They’ve got tables at Bar Brett, along the windows there, on the mezzanine above, but why would you?

Sit instead, like me, up at the counter watching the show unfold in that open kitchen, mere inches away, an altar in chrome and shiny stainless steel. Magnificent slabs of steak forked on the gas-charcoal grill, smoke rising, flames crackling, plates being plated, juicy aromas going barrelling by, oui-chefs pinging to and fro, it’s an eat-o-rama-plus.

This is the kitchen of The Bear come to life surely, I think.

“Bring the pan to the pot, not the pot to the pan," I will hear (many times) as the boss chef exhorts his troops to keep it clean - sometimes in a sing-song voice.

“Priorities guys, priorities,” announced while he tests the temperature of meat with a skewer pressed onto the bottom lip.

An interior of BrettAn interior of Brett (Image: free)

“When you are emulsifying you swirl,” directed at one of two chefs who I’m guessing may be a stage, or trainee, those that quietly fuel the world of many Michelin-touched restaurants.

And my favourite: “Apologies for my lack of communication, guys,” said after 20 minutes during which I don’t think the man stopped talking or moving even once. Lol.

It’s great fun to just sit here, on, it’s got to be admitted, the world’s worst designed bar stool, and let it all wash around as I eat. Appetised by seeing my food being shoogled and tipped, spooned and seasoned ‘taste guys, taste” then carried round to me.

First up: Smoked beetroot, puffy, poppy, pumpkin seeds, a thick unctuous pumpkin seed sauce in a green straight from a Farrow and Ball catalogue.

Nice, I think, the sharp, wobbly blackberries on top slicing in some freshness, but not conversation stopping.

Now Onion and Asparagus, barbecued over there, sweet little Roscoff onions, a white onion veloute and from inside crisp, crunchy breadcrumbs an egg bursts, sending runny yolk spreading and mingling with the flavours.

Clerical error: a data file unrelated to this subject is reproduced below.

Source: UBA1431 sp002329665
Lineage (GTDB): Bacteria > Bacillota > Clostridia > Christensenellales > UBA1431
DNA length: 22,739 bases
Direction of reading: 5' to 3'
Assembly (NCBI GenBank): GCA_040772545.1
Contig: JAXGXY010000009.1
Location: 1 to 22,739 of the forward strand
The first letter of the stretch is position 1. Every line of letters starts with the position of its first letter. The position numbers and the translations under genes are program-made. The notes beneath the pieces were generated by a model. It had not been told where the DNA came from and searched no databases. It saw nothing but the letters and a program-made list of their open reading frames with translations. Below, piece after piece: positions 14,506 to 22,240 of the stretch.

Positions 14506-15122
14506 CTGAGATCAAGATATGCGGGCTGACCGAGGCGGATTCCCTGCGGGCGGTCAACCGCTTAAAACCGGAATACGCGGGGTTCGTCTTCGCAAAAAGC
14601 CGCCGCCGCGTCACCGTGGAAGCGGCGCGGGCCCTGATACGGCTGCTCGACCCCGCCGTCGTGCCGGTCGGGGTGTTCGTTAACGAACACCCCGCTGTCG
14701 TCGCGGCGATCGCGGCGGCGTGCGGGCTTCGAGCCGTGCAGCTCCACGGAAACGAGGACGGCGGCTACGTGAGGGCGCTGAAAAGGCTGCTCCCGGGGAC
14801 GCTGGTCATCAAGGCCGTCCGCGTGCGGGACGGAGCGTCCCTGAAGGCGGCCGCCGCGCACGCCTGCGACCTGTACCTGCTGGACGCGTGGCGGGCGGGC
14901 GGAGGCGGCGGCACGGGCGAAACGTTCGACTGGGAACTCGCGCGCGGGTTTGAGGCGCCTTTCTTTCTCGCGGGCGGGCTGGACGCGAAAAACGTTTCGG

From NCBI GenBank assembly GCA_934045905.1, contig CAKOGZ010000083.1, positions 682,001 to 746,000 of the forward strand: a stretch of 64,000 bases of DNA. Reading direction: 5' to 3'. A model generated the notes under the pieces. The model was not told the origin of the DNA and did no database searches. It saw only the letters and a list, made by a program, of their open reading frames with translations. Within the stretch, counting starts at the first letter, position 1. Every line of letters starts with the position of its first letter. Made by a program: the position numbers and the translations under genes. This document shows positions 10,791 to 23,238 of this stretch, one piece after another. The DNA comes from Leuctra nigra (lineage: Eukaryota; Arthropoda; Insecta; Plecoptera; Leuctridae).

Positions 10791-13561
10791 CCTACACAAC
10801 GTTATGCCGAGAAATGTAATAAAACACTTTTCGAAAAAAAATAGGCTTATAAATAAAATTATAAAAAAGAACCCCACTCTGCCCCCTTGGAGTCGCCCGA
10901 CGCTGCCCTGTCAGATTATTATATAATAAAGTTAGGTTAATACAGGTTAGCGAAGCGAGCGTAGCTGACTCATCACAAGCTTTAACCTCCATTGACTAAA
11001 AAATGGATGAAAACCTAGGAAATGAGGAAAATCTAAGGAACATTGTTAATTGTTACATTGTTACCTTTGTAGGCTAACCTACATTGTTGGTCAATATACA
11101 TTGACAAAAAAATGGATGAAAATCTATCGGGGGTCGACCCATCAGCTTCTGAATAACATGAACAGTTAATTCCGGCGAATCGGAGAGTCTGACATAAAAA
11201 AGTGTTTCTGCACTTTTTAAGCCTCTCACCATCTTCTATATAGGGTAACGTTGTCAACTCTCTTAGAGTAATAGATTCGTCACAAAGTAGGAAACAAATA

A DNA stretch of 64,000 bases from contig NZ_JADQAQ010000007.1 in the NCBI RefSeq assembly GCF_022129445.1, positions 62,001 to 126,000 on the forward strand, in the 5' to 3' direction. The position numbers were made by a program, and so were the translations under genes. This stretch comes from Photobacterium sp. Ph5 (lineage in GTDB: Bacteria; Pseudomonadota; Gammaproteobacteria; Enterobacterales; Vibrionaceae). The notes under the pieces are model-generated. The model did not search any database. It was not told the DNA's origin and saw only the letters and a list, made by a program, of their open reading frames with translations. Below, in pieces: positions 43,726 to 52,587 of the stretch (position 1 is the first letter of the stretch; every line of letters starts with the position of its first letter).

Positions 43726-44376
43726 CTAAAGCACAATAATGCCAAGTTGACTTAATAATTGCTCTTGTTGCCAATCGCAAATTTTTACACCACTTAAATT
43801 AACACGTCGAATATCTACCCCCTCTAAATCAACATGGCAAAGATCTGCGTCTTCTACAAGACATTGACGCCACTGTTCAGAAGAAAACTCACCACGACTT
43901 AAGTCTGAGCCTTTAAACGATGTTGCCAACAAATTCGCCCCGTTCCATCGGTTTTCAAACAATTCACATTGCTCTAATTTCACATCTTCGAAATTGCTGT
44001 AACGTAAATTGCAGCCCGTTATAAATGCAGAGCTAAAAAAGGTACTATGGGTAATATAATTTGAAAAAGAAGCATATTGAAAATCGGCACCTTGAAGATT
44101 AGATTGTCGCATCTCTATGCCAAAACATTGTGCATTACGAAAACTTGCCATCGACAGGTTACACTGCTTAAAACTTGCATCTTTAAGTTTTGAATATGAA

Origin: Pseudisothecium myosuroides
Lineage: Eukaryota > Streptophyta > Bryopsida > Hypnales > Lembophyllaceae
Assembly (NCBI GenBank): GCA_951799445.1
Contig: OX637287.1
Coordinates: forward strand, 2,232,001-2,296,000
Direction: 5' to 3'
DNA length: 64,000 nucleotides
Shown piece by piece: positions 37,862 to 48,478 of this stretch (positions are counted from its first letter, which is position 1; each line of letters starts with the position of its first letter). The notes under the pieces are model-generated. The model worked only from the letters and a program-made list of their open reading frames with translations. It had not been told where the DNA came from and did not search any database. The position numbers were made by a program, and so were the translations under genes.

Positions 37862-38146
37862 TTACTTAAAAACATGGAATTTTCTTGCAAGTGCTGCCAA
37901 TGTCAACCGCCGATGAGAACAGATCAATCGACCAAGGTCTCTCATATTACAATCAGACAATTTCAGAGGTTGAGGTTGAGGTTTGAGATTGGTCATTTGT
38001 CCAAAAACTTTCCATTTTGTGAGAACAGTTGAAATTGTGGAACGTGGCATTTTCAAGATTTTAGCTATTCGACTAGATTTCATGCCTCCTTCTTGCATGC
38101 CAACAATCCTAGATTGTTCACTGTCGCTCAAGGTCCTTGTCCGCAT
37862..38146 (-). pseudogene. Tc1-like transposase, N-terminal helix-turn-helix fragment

Seasoned, yes, just a dusting of salt but brilliantly. Fifteen pound supplement this on the £28 for two courses set menu. Ooft.

So far, though pretty entertaining, but as yet no heather has been set alight. For that we need the duck.

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Just a simple duck leg, confit’d probably, but turned and teased and twisted on that grill until the skin has blistered and caramelised, the meat inside melted and yet it’s so juicy.

It comes with a mound of vibrant peas, broad beans, peppered duck sauce, tossed in that pan with Strawberry Boshi, that salty sweet fermented sauce, sort of a Japanese sourness kick. It needs nothing else. Delicious.

Now, I’ve been to Bar Brett before and during my occasional momentary chats with the boss chef tonight - “how are you tonight, sir” - I’ve realised this is the same Brett as four years ago, but somehow not the same.

Different menu, different ethos (more fine dining), higher standard, better, more awesome kitchen, taken, I learn lock, stock and smoking char-grill from the parent restaurant Cail Bruich, a bit further up Great Western Road.

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Intrigued: I head off set-menu to the alla carte for Clams and Chicken Wings (£17) - a starter - which arrives as a large bowlful; the wings boned and seared, the clams (surf-clams), juicy and tangy and in a lake of Scotch Bonnet Hot Sauce made with smoked chicken emulsion. This too is a show stopper, though the sauce IMHO needs seasoning.

There’s a momentary heart-stopping moment when I ask the passing waitress if I can have salt and pepper. The sort of request that drives some cooks crazy, it annoyed the life out of my Nonna when I did it once anyway, but they are brought without adverse comment.

Some bread is advised with that, sir, I was told when the dish was first placed on the counter before me, the only bit of upselling I’ll hear tonight and a justified one. The sauce is fiery but also rich and I use many hunks of sourdough to wipe the plate clean.

This is just food-you-want-to-eat. And in a place that tonight I want to be. Great stuff.

Brett in the west end of GlasgowBrett in the west end of Glasgow (Image: free)


321 Great Western Road



Menu: Chicken wings and surf clams in Scotch Bonnet Sauce, Beetroot and Blackberry, Duck and Broad Beans; interesting stuff. 4/5

Service: I sat at the counter facing the open kitchen and enjoyed the very professional cheffy show, nice, hard-working guys too 5/5

Atmosphere: This is their secret sauce; great buzz from that kitchen, low ceilinged intimate feel, with a view onto Great Western Road. Liked it. 5/5

Price: I ordered no sides, a mistake which does make the meal seem pretty light. Not cheap but high quality. Starters £12 to £17, mains £23 to £38, two course set: £28. 3/5

Food: This meal was enhanced by the atmosphere and vibe. The chicken wings and surf clams were a stand-out and the simple duck and beans almost perfect. 8/10

Total: 25/30